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About ELVIS123456

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  1. When I moved to Thailand a few years ago, I was intending to get and ride a motorbike. Having ridden for over 40 years back in Aus, I was confident I would be OK. But first I got a car to get around and after driving around Chiang Mai and seeing how bad the drivers were, and the BiB, and the roads and rules (and ignoring of them), and the trucks, and the pick-ups, and etc etc etc (especially seeing the aftermath of a pick-up taking out 6 bikes), I decided 'no way jose' to a bike. The Thai wife was pleased and I never regretted not getting one - absolute death trap - just a matter of luck/time. Perhaps in a local village or a very quiet town a bike would be OK - but no way in any City or on any major roads. We are now back in Aus and the wife can now understand why it is so much safer here for bike riders - the vast majority obey the laws and no one drives like so many in Thailand (the very few drunks aside).
  2. I agree that riding a bike while pregnant in a foreign country is stupid, and that riding (in same situation) without a helmet is stupid. I also agree that in Thailand a bike is not 'legally' obliged to keep left, however most Thais think bikes are required to travel on the left to allow other faster vehicles to pass. Most bikes travel slower than cars/trucks, and many drivers will push bikes left if they get in front of them. They believe bikes must travel on left side of road, and that includes the BiB who cannot be argued with as those who have 'encountered' them will testify (bribed yes, but not argued with). As anyone who has driven in Thailand for a while knows, what is legal is irrelevant. And that is always the issue when tourists ride bikes in Thailand - they dont know the real rules. Was the guy at fault for not being on the left side and therefore she would have fallen towards the gutter and not under the truck? Was the guy going quickly and overtaking cars and made a mistake? Who knows. I hope the truth will come out quickly. But as someone has already said - anyone driving/riding in Thailand without camera/s is taking a bigger risk than is already being taken by driving/riding in the first place.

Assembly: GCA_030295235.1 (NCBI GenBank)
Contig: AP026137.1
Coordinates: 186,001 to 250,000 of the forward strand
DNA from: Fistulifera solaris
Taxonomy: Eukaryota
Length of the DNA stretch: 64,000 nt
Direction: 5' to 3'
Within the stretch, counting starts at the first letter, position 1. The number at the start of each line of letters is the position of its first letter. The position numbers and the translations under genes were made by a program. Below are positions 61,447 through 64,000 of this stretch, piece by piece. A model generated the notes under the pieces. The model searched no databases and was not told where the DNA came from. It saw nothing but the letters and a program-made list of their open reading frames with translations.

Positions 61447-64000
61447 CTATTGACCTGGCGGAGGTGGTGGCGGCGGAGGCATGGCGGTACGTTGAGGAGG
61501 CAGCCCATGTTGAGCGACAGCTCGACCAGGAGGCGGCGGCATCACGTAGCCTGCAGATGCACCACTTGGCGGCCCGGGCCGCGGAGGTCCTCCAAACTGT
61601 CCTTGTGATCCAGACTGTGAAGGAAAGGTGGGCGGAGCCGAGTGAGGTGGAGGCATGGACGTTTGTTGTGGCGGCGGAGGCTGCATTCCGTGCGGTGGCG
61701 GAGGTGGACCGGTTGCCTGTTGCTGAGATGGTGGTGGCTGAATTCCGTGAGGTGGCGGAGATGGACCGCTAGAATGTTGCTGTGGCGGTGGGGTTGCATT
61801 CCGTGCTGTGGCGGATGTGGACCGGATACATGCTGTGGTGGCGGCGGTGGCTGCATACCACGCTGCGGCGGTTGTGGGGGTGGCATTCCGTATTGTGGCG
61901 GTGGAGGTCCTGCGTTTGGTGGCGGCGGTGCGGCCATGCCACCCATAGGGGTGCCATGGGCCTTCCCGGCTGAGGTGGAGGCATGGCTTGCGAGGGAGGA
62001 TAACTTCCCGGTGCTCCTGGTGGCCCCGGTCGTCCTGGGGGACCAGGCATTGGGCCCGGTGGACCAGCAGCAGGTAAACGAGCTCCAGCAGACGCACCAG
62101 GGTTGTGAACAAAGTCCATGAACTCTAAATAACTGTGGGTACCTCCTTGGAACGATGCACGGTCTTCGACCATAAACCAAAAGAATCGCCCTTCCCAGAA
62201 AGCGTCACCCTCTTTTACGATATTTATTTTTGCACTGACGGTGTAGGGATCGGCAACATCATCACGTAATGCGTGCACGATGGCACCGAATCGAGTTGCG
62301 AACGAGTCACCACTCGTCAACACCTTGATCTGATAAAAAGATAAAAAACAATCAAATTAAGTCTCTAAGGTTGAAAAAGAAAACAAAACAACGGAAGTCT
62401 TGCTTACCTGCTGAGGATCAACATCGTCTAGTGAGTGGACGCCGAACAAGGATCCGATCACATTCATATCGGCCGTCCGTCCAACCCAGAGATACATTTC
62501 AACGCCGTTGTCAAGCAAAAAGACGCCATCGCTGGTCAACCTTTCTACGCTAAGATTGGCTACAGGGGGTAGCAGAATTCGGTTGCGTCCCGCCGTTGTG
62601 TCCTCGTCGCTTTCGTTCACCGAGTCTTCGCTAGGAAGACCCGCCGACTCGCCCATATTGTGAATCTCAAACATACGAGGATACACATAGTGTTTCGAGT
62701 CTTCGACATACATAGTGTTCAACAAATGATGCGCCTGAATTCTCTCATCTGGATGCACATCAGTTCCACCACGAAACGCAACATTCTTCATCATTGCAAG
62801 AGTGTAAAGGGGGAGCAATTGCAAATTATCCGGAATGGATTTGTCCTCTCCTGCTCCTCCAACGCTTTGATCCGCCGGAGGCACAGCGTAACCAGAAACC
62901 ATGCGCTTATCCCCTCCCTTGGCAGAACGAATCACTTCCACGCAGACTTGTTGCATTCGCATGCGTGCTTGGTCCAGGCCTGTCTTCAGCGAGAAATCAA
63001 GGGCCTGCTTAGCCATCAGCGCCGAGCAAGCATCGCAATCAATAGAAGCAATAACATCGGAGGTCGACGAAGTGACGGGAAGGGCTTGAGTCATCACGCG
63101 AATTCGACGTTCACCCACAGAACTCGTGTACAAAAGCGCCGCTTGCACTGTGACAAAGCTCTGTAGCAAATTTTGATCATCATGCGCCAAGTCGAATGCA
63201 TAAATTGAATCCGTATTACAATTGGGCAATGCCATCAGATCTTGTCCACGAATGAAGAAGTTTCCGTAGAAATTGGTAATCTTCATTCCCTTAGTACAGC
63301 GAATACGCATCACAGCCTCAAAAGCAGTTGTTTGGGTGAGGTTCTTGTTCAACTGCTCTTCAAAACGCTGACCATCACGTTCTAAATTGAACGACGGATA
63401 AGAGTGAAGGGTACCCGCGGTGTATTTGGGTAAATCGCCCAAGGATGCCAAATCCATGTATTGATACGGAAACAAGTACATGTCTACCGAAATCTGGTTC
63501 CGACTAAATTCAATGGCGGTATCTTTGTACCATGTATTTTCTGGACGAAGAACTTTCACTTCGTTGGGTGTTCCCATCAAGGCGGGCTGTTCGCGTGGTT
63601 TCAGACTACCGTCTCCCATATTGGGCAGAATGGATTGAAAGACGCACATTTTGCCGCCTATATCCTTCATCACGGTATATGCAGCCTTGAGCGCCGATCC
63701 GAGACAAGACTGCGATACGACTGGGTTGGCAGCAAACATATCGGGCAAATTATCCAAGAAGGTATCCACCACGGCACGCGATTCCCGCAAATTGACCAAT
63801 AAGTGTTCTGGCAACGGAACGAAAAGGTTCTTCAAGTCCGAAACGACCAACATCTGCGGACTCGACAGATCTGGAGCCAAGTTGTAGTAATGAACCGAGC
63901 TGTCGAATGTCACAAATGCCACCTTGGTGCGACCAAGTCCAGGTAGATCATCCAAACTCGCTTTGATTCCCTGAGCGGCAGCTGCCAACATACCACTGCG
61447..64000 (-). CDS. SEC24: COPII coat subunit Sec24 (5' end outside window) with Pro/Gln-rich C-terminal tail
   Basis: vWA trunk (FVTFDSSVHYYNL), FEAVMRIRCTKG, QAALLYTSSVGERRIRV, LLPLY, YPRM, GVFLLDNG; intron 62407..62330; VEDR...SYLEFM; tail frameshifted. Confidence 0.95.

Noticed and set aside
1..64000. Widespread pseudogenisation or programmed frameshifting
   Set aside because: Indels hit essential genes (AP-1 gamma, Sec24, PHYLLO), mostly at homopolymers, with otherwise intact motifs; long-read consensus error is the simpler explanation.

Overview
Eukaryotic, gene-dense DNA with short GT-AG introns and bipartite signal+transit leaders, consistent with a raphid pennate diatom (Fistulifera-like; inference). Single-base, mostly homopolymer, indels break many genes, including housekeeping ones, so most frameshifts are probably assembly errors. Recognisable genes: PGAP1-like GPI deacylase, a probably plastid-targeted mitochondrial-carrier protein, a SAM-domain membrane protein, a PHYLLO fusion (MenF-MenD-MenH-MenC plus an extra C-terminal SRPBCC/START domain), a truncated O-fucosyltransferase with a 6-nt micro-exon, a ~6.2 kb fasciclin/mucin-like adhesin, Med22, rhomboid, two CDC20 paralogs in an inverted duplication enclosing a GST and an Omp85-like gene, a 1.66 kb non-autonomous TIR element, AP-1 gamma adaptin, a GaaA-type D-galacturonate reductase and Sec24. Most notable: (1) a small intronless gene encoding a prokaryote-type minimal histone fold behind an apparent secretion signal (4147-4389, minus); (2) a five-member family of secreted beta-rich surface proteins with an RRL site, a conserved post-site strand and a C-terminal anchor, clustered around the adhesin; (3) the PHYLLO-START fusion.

3. As a westerner who understands (a little) Thai culture, I know there is nothing that I can say or do that will change the way most Thais think about 'making merit' by feeding stray animals (and never killing them). IMO complaining on TV about Thais doing it, and demanding they dont do it, is at best a waste of time, and at worst is bigotted. My advice is that should a dog near you be a serious problem, and you decide that you want to do something about it, then do something about it - but dont tell the GF/wife or any other Thai (or anyone). One thing many TV posters need to know about Thai culture is that it is 'up to you' about everything. Do something and keep quiet about it and they wont have a problem with you doing something as long as they dont see/know you did it. If a soi dog disappears or dies, they wont investigate how or why - unless it is obvious you did something. Thais will never accept being told what is right or wrong, by someone who doesn't understand their culture. And that is whether they are right or wrong - which clearly they are about feeding soi dogs. Yes, they should be looking after ownerless dogs like is done in most western societies - but the cultural barriers to moving things in that direction are huge and will tahe a long time. Meanwhile - what you do about a dangerous dog is up to you (something or nothing).
  4. This is (yet) another chance for the Thai policing and judicial system to show the world that the rich are not above the law in Thailand. Me thinks they will fail (yet again) - and this will be another straw on the camel's back. The camel being all the various reasons why every year less and less western tourists come to Thailand (or live there).